In pharmacology often only one of the two is active. The other is frequently less active or has adverse effects. In the case of the molecule citalopram, the (S) isomer is active and the (R) isomer is inactive; at some point during development the developer discovered this. Celexa was a 1:1 mixture of the two. Lexapro is the (S) isomer only. There is some evidence that the presence of the (R) isomer inhibits binding of the (S) isomer to the serotonin receptor.
The benefit the sponsor received from the FDA was that they could use all the clinical trial data from Celexa to help demonstrate Lexapro’s safety. It only took Lexapro 3.5 years to make it through the safety/efficacy process because the manufacturer already had loads of data before they stared the process for regulatory approval. The FDA approved it in 2002.
They also, completely contrary to the author’s statement, approved a generic version less than four years later in 2006. Exclusivity was granted by the U.S. Patent and Trademark Office on the new process used in its manufacture which yields only the (S) isomer instead of a mixture of both isomers. As a result, Lexapro doses are 5, 10, and 20 mg versus the Celexa doses of 20 mg or 40 mg (which are actually 10 mg (R)-citalopram and 10 mg (S)-citalopram, etc). The potential benefit of Lexapro is that you’re not also getting an equal dose of the inactive compound, and exposed to its potential side effects, at the same time. Thus the author’s statement, “One possible benefit of the purification route is a decrease in side effects associated with the molecule. Users of Lexapro only need to take half the dosage of Celexa, leading many to correlate a decrease in side effects with Lexapro,” is disingenuous because patients are taking exactly the same dose of the active compound and they really might be seeing decreased side effects because they’re not taking the inactive version on top of the active.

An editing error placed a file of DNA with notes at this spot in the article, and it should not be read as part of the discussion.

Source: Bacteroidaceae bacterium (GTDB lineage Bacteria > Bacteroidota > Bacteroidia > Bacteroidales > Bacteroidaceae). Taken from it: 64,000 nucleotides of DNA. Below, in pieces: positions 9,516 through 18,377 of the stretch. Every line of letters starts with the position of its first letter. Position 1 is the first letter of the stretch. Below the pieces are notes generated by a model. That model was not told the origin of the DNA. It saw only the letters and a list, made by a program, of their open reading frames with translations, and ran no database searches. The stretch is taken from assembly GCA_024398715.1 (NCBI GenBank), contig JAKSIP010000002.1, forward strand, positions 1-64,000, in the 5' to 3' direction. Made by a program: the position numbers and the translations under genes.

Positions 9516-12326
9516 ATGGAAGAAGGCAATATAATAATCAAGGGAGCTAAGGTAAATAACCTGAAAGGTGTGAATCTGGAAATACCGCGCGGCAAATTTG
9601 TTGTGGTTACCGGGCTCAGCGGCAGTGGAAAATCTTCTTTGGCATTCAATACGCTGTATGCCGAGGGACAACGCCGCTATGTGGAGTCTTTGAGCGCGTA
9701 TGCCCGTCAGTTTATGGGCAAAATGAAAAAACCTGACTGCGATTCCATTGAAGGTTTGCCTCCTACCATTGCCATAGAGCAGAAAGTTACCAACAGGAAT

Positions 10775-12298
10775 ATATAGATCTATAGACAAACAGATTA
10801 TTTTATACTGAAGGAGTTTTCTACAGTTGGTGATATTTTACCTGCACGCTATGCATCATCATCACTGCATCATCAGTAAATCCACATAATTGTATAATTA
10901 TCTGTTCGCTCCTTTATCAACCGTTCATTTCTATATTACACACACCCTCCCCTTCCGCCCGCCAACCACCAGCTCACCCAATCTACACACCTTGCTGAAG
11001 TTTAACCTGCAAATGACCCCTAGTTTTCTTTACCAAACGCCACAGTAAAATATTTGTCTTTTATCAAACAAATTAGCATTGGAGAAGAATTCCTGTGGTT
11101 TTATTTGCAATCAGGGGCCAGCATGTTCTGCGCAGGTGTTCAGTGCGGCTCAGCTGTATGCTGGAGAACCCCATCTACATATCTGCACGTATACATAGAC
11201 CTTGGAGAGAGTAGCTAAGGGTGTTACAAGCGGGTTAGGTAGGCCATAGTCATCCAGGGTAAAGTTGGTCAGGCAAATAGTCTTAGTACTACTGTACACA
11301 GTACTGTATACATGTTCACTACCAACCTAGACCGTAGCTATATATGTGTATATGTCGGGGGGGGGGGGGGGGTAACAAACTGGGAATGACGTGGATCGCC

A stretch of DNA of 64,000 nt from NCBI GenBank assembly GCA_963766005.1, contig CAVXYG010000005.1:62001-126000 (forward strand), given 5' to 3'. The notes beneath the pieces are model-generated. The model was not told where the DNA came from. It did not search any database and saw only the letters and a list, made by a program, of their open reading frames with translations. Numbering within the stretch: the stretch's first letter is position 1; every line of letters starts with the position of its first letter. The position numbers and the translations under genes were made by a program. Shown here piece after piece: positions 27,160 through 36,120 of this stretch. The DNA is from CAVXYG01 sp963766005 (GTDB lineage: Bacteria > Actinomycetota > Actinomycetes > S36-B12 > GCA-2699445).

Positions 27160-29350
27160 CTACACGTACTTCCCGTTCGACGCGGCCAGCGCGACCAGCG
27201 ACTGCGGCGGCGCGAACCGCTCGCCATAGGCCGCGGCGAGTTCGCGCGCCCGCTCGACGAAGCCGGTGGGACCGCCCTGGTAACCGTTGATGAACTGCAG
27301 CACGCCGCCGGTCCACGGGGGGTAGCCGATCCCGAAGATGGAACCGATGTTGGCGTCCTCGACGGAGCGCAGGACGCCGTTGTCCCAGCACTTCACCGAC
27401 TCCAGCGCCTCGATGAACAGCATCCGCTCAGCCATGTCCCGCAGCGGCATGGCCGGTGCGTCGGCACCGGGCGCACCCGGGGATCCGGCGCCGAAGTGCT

3) Alternate Delivery
The author argues using an example of Intermezzo, which contains the same active ingredient as Ambien, which was approved by the FDA “as a new chemical entity in 2011” by changing the dosage form. This is also inaccurate, Transept Pharmaceuticals (not the original patent holder on zolpidem, that was Sanofi-Aventis) was granted a new indication which uses the new dosage form. They had to fund a new clinical trial for this, so it’s not like they didn’t invest significant time and money. The alternative is just to allow people to prescribe any drug for anything they want to, which might be cheaper but is definitely not safer.
So, please, I recognize that prescription medication is expensive. But there is a difference between protecting your intellectual property and being evil. Nobody I work with is evil, we take our patients’ safety very seriously. But, at the same time, it’s a business and businesses have to make a profit. That isn’t necessarily evil.
*The views expressed in this post are the personal opinion of the author and do not reflect those of Eli Lilly and Company.